Traditional construction

Traditional construction in all corners of the world was based on natural materials available in the immediate area. In the mite, these materials primarily included wood. Sturdy species, such as oak, were used for foundations, joists and posts; while fir and pine were the primary building blocks1. In addition to wood, stone (for foundations), brushwood2 and clay were used in construction. Clay was used to make pig iron bricks by hand, which were used to build chimneys. The clay itself was used to build stoves and to compact floors. Joints between stacked wooden logs were sealed with straw twisted in a special way, hemp twine, wood shavings and also moss and clay. A common practice (still occurring occasionally in some villages today) was to ogajanie, (that is, insulate) residential buildings for the winter. This involved draping the house with straw or dry leaves and attaching the resulting insulation to the house wall with slats. In the spring, this insulation was removed and used, as bedding for animals.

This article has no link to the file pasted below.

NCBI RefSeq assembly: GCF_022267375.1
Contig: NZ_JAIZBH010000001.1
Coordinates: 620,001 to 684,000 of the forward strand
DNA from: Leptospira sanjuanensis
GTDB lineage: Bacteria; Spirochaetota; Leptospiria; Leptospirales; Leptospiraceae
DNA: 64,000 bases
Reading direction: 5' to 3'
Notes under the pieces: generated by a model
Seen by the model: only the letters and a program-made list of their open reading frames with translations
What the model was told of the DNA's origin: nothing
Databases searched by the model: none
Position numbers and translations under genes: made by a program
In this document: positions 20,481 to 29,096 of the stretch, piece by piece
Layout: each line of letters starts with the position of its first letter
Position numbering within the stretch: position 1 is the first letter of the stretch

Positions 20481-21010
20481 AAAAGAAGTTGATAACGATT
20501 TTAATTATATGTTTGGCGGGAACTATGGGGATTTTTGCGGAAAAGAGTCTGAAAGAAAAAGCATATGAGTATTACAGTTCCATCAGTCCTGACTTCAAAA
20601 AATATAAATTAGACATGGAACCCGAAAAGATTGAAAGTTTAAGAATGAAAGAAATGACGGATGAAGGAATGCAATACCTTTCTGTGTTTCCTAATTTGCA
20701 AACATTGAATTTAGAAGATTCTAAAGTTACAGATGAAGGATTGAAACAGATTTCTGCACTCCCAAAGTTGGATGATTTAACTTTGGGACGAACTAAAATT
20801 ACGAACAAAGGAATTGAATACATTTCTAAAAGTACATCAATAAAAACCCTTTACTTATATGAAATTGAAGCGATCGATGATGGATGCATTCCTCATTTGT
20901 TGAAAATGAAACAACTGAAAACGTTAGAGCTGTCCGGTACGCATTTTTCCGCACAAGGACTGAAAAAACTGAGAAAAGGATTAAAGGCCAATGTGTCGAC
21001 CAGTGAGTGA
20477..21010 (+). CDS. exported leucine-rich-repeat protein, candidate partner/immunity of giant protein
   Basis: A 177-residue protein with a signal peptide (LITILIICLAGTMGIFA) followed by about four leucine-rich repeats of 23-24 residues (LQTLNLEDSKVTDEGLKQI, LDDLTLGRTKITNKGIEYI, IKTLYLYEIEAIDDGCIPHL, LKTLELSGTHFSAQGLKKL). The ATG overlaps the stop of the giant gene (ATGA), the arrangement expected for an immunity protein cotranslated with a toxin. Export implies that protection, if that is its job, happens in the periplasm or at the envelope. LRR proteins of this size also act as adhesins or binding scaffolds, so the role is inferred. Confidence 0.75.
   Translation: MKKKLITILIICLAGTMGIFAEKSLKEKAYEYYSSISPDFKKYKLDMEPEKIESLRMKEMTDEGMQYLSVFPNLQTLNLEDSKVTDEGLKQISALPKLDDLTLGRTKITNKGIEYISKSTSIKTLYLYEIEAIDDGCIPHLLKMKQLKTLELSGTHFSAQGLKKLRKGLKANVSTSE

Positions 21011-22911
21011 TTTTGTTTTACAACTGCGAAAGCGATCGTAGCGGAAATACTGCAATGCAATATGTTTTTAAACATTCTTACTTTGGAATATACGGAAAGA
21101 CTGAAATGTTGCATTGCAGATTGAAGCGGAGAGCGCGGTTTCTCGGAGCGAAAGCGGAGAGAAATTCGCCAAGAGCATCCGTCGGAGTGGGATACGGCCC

The most typical construction of buildings in our region is log construction. Walls were built of logs – round logs, half-round logs or logs machined to an angle, usually joined by the “fishtail” method (photo). Earlier, the weaving of walls with brushwood and clay cladding was also used.


Most of the buildings, both residential and farm, had gabled roofs. Originally, they were thatched, attached to the laths with twine. Some of the wealthier buildings (churches and manor houses) were covered with split shingles (wooden planks, made by hand). In later times, thatch roofing was supplanted by roofing made of flat sheet metal, tar paper and asbestos.

A typical farmhouse in the Lublin region, was the maypole. The house was usually placed along the road, while other buildings (barn, stable, chicken coop, pigsty, cowshed) were placed in a quadrangle around the yard. It was also common to whitewash houses, or farm buildings, with lime.